UH Hilo welcomes filmmakers and screens two Himalayan documentaries
Date: Wednesday, November 2, 2005
Contact: Alyson Kakugawa-Leong, 974-7642
For Immediate Release
The College of Continuing Education and Community Service at the University of Hawaii at Hilowill be screening two documentaries, Spirit of the Himalayas and Dreaming of Tibet. Showtime is Tuesday, November 8, at 7 p.m. in UCB 100. Both films are produced by John Antonelli and directed by Will Parrinello of Mill Valley Film Group and both Antonelli and Parrinello will be at the screening. Admission is free and the public is invited to attend.
Spirit of the Himalayas (U.S., 2002, 30 min.) is shot in the ancient city of Katmandu, Nepal, and in the surrounding Himalayan Mountains. The film depicts the stark contrast between the spectacular beauty of the remote mountains and the incredible hardships the indigenous people face, many living without what Western civilization would consider the basic necessities. The film features interviews with former U.S. President Jimmy Carter, New Zealand’s Sir Edmund Hillary, the legendary conqueror of Mt. Everest, and his Sherpa guide, Norbu Tenzing Norgay.
Dreaming of Tibet (U.S., 2005, 56 min.) is an intimate documentary narrated by well-known character actor Peter Coyote, which examines the lives of three extraordinary Tibetans, who like the Dalai Lama and over 150,000 of his followers, live in exile and who have created a “virtual Tibet” in the face of overwhelming adversity.
“There’s a monk who is in the foothills of the Mt. Everest region,” Parrinello said. “He’s up at about 12,000 feet and there’s the nurse who runs the clinic at the Tibetan Refugee Reception Center in Katmandu. She’s pretty remarkable, because in the 10-plus years that she’s worked there, she’s seen about 30,000 exiles who have come through. So at some level, she is probably the foremost expert in the world on what that is like.
“The third person is a woman who came from Nepal to the United States to go to Marquette University on a scholarship. She lives in Los Angeles. She works in a hospital in Los Angeles as a lab administrator, but she’s in the film because she’s a political activist. And being in America, she has more freedom to voice her opinion about the political issues than those in Nepal, because their lives are quite tentative there. Although the Nepalese government allows the Tibetans to live there, it does not allow them the rights and privileges of citizens. The government of Nepal has become stronger in its alliance with the Chinese government, and the quid pro quo for infrastructure and other aid is coming down on the Tibetans.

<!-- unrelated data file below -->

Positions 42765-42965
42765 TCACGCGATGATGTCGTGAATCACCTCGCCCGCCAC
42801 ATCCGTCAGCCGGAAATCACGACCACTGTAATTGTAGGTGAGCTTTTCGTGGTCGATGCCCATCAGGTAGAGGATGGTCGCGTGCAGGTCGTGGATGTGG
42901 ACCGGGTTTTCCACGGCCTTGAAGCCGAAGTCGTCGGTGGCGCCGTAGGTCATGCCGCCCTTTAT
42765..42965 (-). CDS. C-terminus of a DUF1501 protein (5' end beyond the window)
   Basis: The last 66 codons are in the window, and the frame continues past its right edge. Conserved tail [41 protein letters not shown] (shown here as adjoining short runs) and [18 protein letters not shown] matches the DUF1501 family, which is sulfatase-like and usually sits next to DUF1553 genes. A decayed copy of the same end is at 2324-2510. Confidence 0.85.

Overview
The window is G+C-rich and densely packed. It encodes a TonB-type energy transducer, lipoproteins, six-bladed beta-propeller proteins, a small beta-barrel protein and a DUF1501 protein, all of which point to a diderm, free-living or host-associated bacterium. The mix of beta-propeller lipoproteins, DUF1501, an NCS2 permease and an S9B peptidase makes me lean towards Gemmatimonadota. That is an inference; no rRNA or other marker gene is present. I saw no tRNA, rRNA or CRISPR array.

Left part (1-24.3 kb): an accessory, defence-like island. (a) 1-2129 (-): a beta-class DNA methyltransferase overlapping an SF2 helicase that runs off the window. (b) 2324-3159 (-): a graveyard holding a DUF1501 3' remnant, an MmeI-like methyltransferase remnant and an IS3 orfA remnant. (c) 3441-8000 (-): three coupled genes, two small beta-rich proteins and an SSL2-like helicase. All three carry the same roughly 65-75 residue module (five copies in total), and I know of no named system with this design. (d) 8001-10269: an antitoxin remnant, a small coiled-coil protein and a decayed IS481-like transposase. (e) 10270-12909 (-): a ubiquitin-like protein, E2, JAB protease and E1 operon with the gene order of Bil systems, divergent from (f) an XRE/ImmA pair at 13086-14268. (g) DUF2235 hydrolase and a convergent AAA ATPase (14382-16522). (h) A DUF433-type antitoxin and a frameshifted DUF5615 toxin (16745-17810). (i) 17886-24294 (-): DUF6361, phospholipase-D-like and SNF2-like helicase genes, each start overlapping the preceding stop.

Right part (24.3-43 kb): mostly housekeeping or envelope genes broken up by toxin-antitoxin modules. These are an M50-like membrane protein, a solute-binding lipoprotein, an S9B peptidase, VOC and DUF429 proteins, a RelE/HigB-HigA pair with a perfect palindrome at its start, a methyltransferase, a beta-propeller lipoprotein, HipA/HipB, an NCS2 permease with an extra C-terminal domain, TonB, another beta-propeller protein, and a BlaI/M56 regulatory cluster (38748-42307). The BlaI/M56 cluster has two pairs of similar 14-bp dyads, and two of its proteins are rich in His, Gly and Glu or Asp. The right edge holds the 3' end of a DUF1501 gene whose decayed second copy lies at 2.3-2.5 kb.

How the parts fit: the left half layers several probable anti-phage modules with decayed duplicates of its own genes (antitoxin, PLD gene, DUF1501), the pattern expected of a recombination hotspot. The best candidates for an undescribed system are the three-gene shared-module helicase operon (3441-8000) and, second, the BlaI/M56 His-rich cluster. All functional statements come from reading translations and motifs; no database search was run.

“She’s an interesting figure, because she takes what is, for many people, this colorful, exotic culture that can be easily idealized and can make it real, because she is now an American.”
Parrinello says that he and Antonelli were inspired to make Dreaming of Nepal while visiting the Tibetan Refugee Reception Center while filming Spirit of the Himalayas.
“When we were there, it was just a touching, moving experience to see these mostly young people, ages about eight to 21 people, who had gone over these treacherous, life-threatening 19,000-foot passes, wearing mostly cheap Chinese sneakers, cotton jackets and rucksacks,” he explained. “Some of them had frostbite. I know it sounds trite, but they were really sweet people and we got a good vibe from them.
“We really didn’t know a lot about Tibet or the Tibetan issue at that point. We knew about the Dalai Lama; we knew the basics, but nothing in depth at all. But we were moved by the people, and when we talked about why they were there with the people who were running this clinic, we just thought this is so wrong. These people are incredible and they are suffering, and why? That inspired us to look into the whole thing and to want to make the film.”
For more information, call CCECS at 974-7664.
Disclaimer: The University of Hawaii at Hilo is not responsible for the contents, links and/or materials presented in any web site listed above that are not of the "hilo.hawaii.edu" or ".uhh.hawaii.edu" domains. All comments, complaints and grievances should be filed with the author, host and/or owner of said site.